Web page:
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Hemoglobin is a protein used by humans to carry oxygen in the blood. It is composed of four polypeptide subunits (two alpha and two beta subunits).

Sickle cell anemia is a disease caused by a genetic mutation that results in the amino acid valine being incorporated instead of glutamic acid at a particular position in the polypeptide chain of the beta subunits.

The consequence is that the hemoglobin proteins in people suffering from sickle cell anemia fold in such a way that their ability to carry oxygen is drastically reduced.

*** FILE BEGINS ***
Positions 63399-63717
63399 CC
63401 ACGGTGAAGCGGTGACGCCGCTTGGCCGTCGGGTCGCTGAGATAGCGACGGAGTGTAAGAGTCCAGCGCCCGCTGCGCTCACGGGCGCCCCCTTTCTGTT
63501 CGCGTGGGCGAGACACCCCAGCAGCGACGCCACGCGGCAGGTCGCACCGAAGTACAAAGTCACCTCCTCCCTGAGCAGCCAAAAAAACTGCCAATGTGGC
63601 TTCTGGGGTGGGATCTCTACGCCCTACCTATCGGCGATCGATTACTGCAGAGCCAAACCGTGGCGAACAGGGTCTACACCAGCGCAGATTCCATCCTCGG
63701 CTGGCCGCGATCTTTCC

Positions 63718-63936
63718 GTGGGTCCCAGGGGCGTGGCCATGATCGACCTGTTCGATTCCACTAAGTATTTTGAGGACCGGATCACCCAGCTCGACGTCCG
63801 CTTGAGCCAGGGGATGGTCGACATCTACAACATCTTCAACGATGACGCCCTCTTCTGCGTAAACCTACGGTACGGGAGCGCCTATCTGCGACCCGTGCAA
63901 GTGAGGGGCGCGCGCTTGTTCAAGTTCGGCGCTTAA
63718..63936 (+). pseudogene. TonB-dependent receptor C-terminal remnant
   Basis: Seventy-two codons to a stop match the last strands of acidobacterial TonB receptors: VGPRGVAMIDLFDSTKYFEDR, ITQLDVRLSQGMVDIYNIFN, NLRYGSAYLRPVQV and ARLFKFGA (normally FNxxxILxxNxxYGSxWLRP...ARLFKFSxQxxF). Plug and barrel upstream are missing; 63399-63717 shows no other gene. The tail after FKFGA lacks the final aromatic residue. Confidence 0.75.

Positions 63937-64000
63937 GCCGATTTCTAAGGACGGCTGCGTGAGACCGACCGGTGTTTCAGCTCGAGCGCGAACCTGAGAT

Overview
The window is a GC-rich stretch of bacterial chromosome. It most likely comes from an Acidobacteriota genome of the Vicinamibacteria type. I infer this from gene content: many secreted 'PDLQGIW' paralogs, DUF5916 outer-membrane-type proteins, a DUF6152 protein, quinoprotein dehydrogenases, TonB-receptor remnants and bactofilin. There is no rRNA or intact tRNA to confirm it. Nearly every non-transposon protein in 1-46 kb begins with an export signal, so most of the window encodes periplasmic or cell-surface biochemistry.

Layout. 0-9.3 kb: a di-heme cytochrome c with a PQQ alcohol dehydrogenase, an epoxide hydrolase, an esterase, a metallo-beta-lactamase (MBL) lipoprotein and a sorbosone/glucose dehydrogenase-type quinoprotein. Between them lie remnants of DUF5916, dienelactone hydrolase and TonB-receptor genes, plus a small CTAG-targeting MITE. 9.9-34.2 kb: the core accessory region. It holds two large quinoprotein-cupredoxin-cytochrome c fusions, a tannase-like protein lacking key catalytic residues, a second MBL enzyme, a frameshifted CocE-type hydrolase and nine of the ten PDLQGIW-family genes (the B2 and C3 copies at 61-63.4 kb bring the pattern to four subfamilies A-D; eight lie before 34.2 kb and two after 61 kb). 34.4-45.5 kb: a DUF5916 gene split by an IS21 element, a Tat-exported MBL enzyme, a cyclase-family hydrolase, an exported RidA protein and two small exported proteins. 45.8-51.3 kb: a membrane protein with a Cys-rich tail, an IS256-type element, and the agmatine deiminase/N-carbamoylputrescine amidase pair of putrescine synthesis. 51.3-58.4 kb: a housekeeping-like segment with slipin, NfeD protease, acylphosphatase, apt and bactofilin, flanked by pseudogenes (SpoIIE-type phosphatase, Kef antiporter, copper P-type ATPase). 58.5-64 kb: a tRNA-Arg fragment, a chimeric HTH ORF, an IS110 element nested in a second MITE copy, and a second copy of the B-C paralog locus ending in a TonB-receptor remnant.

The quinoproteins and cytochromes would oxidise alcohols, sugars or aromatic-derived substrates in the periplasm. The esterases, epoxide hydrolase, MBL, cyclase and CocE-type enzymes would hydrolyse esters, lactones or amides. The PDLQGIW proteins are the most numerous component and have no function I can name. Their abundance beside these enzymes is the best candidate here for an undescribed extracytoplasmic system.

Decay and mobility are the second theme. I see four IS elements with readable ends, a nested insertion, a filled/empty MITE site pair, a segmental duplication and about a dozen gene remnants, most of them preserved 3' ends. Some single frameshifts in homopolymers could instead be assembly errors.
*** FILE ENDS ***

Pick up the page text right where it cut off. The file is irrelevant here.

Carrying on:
Based on this information, one can conclude that sick-cell hemoglobin proteins display


altered primary and secondary structure but not tertiary or quaternary structure.


altered primary and tertiary structure but not secondary or quaternary structure.


altered tertiary and quaternary structure but not primary or secondary structure.


altered primary, secondary, tertiary, and quaternary structure.

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